No authorized chemical treatments for Rhizomania exist. The only effective way to control it is by using a seed variety with resistant genetics. Resistant varieties help to inhibit the spread of the virus across the field.
Over the past two decades, plant breeding has led to remarkable advances in the development of Rhizomania-resistant varieties. Today, resistant varieties are as productive as conventional varieties. In addition to using Rhizomania-resistant varieties, a number of agronomic measures are recommended:
- Reduce humidity in the soil through sufficient drainage, maintenance/improvement of the soil structure, sparse irrigation limited to as much as 70% of the sugar beet crop’s requirements.
- Avoid soil movement. Harvest in dry conditions.
- Plant early.
Extending rotation is advised but will only have a limited effect on the infectious potential due to the durability of the Polymyxa betae/BNYVV complex — it can remain dormant for decades.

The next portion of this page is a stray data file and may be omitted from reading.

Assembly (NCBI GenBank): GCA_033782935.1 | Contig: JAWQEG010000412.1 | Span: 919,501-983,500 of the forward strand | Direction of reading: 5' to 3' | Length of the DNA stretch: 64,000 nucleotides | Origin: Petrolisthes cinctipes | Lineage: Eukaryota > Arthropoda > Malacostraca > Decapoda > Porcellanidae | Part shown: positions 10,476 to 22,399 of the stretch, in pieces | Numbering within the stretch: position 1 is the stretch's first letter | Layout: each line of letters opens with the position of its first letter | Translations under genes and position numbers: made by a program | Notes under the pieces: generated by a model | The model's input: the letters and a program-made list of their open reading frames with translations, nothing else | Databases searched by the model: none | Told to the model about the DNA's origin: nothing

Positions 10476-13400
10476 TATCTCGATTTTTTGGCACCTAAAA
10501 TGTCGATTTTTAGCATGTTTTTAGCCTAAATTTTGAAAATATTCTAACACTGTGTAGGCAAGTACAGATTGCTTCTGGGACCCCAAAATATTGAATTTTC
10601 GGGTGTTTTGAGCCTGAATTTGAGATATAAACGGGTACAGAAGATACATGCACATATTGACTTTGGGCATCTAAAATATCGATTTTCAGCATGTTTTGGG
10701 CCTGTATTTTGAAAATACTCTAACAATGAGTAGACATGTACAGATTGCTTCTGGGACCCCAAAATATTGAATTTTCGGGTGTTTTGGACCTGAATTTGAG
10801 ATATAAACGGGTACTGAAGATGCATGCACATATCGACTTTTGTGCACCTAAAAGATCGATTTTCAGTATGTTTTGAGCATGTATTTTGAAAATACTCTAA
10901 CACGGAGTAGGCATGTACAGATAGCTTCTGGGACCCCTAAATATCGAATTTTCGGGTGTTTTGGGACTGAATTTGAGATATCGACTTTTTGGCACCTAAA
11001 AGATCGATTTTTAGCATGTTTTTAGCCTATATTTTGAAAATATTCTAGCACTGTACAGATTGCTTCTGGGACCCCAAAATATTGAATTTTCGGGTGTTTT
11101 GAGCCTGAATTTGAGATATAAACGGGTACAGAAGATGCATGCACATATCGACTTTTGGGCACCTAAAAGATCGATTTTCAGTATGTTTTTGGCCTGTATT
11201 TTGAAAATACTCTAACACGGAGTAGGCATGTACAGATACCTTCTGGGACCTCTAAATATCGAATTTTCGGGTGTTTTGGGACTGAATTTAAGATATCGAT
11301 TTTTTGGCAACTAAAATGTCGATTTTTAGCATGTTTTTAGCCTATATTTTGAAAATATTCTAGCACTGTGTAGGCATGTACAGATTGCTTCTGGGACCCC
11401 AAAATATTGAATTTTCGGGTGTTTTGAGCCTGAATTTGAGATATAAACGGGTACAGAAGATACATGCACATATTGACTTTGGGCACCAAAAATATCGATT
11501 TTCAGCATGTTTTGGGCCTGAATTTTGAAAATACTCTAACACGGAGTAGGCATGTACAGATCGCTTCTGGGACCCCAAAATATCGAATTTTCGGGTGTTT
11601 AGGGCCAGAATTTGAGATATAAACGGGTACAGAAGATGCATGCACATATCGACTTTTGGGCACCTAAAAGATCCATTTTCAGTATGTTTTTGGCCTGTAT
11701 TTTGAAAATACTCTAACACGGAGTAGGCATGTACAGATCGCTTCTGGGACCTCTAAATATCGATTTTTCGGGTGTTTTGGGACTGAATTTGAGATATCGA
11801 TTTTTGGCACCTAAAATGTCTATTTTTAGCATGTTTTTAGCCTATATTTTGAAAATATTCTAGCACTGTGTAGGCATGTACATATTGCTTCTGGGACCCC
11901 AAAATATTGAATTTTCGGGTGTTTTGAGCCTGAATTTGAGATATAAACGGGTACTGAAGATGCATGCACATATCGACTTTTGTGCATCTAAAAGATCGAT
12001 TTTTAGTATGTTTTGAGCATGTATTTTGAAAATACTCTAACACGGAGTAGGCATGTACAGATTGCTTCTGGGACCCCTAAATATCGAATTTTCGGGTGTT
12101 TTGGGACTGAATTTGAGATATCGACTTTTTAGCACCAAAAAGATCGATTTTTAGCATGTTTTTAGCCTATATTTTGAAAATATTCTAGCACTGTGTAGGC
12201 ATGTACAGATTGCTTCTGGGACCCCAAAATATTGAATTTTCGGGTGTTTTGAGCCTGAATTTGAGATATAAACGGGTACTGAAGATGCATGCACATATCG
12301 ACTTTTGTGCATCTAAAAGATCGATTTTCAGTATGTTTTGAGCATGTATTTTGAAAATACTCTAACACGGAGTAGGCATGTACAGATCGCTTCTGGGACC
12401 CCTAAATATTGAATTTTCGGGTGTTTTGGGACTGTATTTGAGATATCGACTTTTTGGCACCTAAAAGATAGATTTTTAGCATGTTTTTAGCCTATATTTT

Resistant Gene Management
To date, the ‘Holly’ gene serves as the main source of resistance. This dominant gene makes the work of plant breeders easier. However, there is concern that new strains of the virus will overtake the dominant gene. Viral evolution such as this is well documented.
These new strains are beginning to cause serious outbreaks in California, southern Minnesota and Idaho due to the strain’s aggressive mutations and the areas’ favorable growing conditions.
To counteract this risk, Seedex has partnered with SESVanderHave to provide better Rhizomania-resistant varieties based on Tandem Technology. This genetic technology provides two sources of genetic resistance. It pairs a new source of resistance proprietary to SESVanderHave with the Holly gene (the resistant source that all US sugarbeet seed companies currently use). Tandem Technology provides unparalleled resistance even under extreme Rhizomania pressure.